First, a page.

The Marines occupied this airfield in early December "Camp Rhino" which can accommodate C-17s.  This was an ideal choice since it has miles of barren desert between the nearest village or road.  No Afghan had any business near the place, making it easy to defend.  For reasons I fail to understand, they decided to move the Marines to Kandahar Airport, next to a city with busy roads running by the place.  This is far, far less secure, especially for aircraft.  Now the base will attract refugees, Afghan tourists, snipers, and truck bombers.  They've even hired locals to work on base to help out their economy, which is extra stupid from a security standpoint.  Doesn't anyone remember the 1983 Beirut bombing?

Army Secretary in Trouble

        I was hoping that our new Secretary of the Army Thomas E. White would uncover the LAV scam.  This paragraph is an excerpt from White's official bio taken from a DOD website,

"...Prior to his appointment as Secretary of the Army, Secretary White served as Vice Chairman of Enron Energy Services, the Enron Corporation subsidiary responsible for providing energy outsource solutions to commercial and industrial customers throughout the United States. Mr. White was responsible for the delivery component of energy management services, which included commodity management; purchasing, maintaining, and operating energy assets; developing and implementing energy information services; capital management; and facilities management. Secretary White also served as a member of Enron's Executive Committee and was Chairman and Chief Executive Officer for Enron Operations Corporation. He was also responsible for the Enron Engineering and Construction Company, which managed an extensive construction portfolio with domestic and international projects.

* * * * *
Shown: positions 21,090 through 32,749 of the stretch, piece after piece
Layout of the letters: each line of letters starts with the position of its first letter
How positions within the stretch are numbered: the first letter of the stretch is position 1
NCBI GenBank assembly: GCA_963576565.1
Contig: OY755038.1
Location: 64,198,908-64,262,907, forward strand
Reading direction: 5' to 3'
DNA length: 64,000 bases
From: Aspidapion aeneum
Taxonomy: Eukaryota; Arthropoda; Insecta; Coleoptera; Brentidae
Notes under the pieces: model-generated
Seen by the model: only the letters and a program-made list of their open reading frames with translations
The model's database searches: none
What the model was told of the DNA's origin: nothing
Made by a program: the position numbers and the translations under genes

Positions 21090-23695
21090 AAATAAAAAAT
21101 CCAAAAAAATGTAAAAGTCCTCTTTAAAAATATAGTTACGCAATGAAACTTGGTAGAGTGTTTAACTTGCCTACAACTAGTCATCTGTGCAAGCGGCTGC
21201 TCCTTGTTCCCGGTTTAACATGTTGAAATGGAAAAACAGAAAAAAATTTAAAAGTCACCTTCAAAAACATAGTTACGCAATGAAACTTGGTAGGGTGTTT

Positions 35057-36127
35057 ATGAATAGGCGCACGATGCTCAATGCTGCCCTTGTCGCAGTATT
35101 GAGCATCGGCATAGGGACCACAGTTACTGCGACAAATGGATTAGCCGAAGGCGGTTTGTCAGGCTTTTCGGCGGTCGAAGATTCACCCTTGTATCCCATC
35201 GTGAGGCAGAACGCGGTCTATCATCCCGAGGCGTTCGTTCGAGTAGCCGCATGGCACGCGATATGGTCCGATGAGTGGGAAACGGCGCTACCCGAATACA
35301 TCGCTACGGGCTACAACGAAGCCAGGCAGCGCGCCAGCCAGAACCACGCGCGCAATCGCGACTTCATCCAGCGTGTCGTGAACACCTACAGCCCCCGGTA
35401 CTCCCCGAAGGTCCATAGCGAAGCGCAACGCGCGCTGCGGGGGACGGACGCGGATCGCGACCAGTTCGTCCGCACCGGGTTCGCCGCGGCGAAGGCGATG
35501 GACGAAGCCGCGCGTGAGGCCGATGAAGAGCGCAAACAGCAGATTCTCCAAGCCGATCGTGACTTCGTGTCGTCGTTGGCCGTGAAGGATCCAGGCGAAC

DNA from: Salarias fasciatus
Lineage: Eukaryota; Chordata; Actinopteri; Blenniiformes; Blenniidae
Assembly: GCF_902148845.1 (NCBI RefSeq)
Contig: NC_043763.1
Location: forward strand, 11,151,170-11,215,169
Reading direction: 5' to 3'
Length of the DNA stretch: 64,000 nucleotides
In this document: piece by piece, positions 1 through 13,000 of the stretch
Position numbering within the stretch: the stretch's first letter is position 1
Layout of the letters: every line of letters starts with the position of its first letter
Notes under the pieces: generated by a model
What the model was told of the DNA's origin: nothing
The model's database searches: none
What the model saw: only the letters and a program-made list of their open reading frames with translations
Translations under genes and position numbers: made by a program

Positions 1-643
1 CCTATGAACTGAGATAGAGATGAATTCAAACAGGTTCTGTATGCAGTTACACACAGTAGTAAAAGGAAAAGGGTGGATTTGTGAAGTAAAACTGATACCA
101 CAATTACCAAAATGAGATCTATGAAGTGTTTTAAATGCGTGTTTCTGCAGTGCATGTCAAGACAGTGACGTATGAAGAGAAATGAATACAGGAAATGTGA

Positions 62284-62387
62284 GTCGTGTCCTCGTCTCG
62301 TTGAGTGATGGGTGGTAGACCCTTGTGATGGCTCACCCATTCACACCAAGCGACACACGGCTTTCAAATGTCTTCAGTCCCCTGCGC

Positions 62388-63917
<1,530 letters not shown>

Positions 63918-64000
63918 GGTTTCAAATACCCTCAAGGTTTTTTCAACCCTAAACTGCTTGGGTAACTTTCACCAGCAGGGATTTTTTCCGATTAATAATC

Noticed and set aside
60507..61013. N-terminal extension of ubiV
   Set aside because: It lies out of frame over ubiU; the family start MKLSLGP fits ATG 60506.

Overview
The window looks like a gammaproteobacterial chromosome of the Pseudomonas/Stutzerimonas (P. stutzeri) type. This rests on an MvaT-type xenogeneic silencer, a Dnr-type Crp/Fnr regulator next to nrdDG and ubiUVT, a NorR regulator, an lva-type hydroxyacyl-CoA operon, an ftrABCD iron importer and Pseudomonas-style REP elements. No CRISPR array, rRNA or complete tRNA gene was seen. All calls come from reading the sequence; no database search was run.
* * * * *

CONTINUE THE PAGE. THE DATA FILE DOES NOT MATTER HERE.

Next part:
His bio makes it clear that White was no minor functionary at Enron, which collapsed last month after questionable accounting was uncovered.  He became SecArmy only on May 31, 2001.  Enron has been a major contributor to the Republican party and to the Bush (II) campaign.   It would be most interesting to know "what White knew and when did he know it" about the Enron collapse, about stock transfers upon leaving Enron, and what did Bush Admin'n officials know about the coming Enron collapse when White was given the SecArmy position.  I suspect he will be afraid to rock any boats in the Pentagon since his is already flooded.

Don Loughlin

Ed. Mr. White can claim one of two things:

1. He was part of one of the largest criminal scams in US history.

2. He was grossly incompetent and failed to notice anything unusual at Enron, which makes him a poor choice to lead any organization, much less the US Army.